Task Force on the Unified Juvenile Code


Minutes of the<MeetNo1> 4th Meeting

of the 2012 Interim


<MeetMDY1> October 25, 2012


Call to Order and Roll Call

The<MeetNo2> 4th meeting of the Task Force on the Unified Juvenile Code was held on<Day> Thursday,<MeetMDY2> October 25, 2012, at<MeetTime> 1:00 PM, in<Room> Room 129 of the Capitol Annex. Senator Katie Stine, Chair, called the meeting to order, and the secretary called the roll.


Present were:


Members:<Members> Senator Katie Stine, Co-Chair; Harry L. Berry, Teresa James, Lisa P. Jones, Robert D. Neace, Mary C. Noble, Pamela Priddy, Peter Schuler, and Steve Trimble.


Guests: David D’Amora, Council of State Governments; Sarah Brown, National Conference of State Legislatures; Jeanette Moll, Texas Public Policy Foundation; Doreen Cavanaugh, Georgetown University Public Policy Institute; Marissa Castellanos, Catholic Charities; and Marylee Underwood, Kentucky Association of Sexual Assault Programs.


LRC Staff: Joanna Decker, Matt Trebelhorn, Jonathan Scott, Mike Clark, and Rebecca Crawley.


The minutes of the September 26, 2012 meeting were approved without objection.


National Perspectives on Juvenile Justice

David D’Amora, Director of National Initiatives, Council of State Governments, discussed various strategies for addressing juvenile status offenders across the country. Status offenses are acts that are not considered criminal when committed by adults, but carry juvenile court sanctions for youth because of their legal status as minors, including habitual truancy, running away, curfew violations, and underage liquor law violations. The Juvenile Justice Delinquency Prevention Act (JJDPA) provides uniform standards of care and custody for status offenders, and deinstitutionalization of status offenders (DSO) is one of the core requirements. DSO states that status offenders and abused and neglected youth may not be placed in secured detention or locked confinement, and ensures the offenders and their families receive family and community-based services to address their behavior problems. The Valid Court Order Exception (VCO) allows judicial discretion to place status offenders in detention if they violate the court order. In 2007, Kentucky, Texas and Washington accounted for 60 percent of the VCO exceptions invoked. He noted Jefferson County, Kentucky and Clark County, Washington, have successful truancy diversion programs. Programs in Florida, New York and Connecticut which mandate pre-court diversion and prevention services have seen significant reductions in the number of status offenders referred to the court system and in the number of juvenile reoffenders. He suggested these individuals need to be tracked longer to see if they become adult offenders.


Mr. D’Amora discussed the successful use of evidence-based practices for status offenders, including risk/needs assessments, family involvement/assessment programs, and interventions designed to address youth with antisocial behavior, low academic achievement, mental or cognitive disorders, and mental retardation, family violence and drug abuse. These intervention programs have reduced recidivism, new offending by siblings, days spent in confinement, delinquency and criminal referrals, and improved academic performance, family cohesion and youth functioning. The length of the therapy is based on the risk level of the offender, with most programs lasting between six and twelve months. Some states underwrite the cost of intervention programs and he agreed to provide more information to the members.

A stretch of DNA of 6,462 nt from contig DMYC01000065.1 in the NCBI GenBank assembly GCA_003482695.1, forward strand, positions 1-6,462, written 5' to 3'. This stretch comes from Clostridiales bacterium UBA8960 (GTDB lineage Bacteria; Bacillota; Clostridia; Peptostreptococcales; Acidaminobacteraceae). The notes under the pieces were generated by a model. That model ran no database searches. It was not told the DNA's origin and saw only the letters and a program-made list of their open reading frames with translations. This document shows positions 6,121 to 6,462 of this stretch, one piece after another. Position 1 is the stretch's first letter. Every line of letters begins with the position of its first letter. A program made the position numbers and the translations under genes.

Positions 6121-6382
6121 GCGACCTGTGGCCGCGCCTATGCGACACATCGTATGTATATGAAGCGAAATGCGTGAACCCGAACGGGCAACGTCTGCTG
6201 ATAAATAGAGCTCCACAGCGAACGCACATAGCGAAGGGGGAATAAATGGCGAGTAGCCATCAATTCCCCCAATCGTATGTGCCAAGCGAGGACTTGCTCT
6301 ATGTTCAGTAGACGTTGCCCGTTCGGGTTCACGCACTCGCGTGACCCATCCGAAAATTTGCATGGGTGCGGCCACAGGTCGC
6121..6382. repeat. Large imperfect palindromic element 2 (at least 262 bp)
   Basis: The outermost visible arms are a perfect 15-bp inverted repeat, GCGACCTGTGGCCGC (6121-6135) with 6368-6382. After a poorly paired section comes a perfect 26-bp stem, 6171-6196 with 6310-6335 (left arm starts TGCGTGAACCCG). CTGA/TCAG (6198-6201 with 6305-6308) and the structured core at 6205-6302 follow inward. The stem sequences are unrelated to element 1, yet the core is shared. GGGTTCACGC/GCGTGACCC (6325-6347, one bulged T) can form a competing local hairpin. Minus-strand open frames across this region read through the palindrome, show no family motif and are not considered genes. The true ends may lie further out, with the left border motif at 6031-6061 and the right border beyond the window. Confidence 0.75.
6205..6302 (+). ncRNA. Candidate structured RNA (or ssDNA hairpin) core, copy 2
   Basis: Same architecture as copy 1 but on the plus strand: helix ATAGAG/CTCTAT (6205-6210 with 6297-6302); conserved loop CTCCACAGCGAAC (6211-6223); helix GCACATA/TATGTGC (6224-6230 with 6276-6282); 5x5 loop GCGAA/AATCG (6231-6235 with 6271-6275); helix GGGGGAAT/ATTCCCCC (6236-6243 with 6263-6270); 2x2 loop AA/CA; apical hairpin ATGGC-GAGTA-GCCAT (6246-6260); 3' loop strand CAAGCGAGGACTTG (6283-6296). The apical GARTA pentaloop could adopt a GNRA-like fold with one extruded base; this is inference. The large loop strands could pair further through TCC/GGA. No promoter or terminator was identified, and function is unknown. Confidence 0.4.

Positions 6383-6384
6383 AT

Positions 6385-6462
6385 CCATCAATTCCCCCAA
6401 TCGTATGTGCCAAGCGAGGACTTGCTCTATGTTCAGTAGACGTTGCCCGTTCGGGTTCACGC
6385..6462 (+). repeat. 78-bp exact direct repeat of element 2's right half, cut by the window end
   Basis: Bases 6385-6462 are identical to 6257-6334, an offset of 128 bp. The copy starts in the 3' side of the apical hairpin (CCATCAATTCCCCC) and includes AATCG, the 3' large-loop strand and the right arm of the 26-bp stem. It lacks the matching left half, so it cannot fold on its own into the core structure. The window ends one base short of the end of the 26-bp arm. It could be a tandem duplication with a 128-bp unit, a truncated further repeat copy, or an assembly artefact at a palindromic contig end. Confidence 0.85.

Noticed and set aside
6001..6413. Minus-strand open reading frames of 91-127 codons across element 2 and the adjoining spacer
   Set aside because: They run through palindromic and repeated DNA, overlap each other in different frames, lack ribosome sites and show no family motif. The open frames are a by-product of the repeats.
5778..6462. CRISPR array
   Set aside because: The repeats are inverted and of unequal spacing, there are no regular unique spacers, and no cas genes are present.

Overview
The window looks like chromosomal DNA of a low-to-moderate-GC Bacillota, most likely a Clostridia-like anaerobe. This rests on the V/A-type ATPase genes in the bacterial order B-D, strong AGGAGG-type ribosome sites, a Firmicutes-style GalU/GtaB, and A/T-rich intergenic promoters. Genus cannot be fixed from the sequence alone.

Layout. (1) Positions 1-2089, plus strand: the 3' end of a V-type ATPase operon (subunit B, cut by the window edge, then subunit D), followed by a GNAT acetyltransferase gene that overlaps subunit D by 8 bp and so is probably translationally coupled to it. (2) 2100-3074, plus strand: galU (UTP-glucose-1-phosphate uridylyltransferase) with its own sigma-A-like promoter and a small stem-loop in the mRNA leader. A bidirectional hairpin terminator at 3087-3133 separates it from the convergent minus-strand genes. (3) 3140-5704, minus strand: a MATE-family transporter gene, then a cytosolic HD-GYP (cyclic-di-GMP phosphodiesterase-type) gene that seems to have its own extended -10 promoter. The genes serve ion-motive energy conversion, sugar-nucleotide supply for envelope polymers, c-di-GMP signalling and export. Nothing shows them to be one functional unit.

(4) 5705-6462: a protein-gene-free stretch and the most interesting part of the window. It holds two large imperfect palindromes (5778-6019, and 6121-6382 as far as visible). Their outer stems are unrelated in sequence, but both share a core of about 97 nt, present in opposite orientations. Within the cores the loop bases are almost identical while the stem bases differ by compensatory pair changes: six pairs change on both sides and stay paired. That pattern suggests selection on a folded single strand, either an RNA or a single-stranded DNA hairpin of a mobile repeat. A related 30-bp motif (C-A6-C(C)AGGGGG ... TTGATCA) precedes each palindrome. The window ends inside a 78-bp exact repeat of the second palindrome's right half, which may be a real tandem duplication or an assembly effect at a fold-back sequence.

Justice Noble asked which risk/needs assessment tool has been most successful, and agreed the key to successful services hinges on a correct assessment of the offender. Mr. D’Amora said CSG policy prohibits him from recommending a specific assessment tool, because some are open source and others are proprietary. He said Ed LaTessa and Brian Lovens with the University of Cincinnati are both experts on assessment systems and he will ask them to contact the task force with more detailed information. He noted treatment response can change during the course of the intervention, which requires flexibility to revise the treatment plan.


Ms. Priddy said most risk/needs assessment tools do not include a family assessment component which is very important to a successful outcome, and asked Mr. D’Amora for additional information on programs that include family interventions. He agreed to provide the information to the task force.


Mr. Schuler said Kentucky is second in the nation for detaining status offenders. He said the Administrative Office of the Courts form of the VCO is very strict, and offenders can be detained for minor infractions like chewing gum and smoking. He wondered if it is ever appropriate to send a status offender to secured detention. Mr. D’Amora said sometimes an offender is so out of control that detention is needed to protect public safety, but that one cannot apply the wrong response and hope to get the right outcome. He said Kentucky is spending millions of dollars on secured detention for the very small percentage of status offenders who are violent, and detaining many more who do not threaten public safety.